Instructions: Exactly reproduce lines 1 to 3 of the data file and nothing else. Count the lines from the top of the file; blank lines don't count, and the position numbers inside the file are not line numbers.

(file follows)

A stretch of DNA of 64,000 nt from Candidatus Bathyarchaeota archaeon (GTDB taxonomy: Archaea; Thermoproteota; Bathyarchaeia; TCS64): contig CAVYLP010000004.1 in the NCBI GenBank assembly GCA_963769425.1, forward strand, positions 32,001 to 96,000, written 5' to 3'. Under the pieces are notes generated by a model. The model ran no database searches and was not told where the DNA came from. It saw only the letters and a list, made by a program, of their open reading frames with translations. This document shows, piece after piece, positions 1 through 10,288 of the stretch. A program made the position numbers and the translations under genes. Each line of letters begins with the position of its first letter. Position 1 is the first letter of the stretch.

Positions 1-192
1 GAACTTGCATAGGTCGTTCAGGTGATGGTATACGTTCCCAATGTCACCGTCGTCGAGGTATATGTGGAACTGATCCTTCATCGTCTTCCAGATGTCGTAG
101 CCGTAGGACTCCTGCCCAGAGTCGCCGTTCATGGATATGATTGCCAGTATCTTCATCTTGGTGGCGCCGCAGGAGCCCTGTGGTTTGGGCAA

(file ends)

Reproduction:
A stretch of DNA of 64,000 nt from Candidatus Bathyarchaeota archaeon (GTDB taxonomy: Archaea; Thermoproteota; Bathyarchaeia; TCS64): contig CAVYLP010000004.1 in the NCBI GenBank assembly GCA_963769425.1, forward strand, positions 32,001 to 96,000, written 5' to 3'. Under the pieces are notes generated by a model. The model ran no database searches and was not told where the DNA came from. It saw only the letters and a list, made by a program, of their open reading frames with translations. This document shows, piece after piece, positions 1 through 10,288 of the stretch. A program made the position numbers and the translations under genes. Each line of letters begins with the position of its first letter. Position 1 is the first letter of the stretch.

Positions 1-192
1 GAACTTGCATAGGTCGTTCAGGTGATGGTATACGTTCCCAATGTCACCGTCGTCGAGGTATATGTGGAACTGATCCTTCATCGTCTTCCAGATGTCGTAG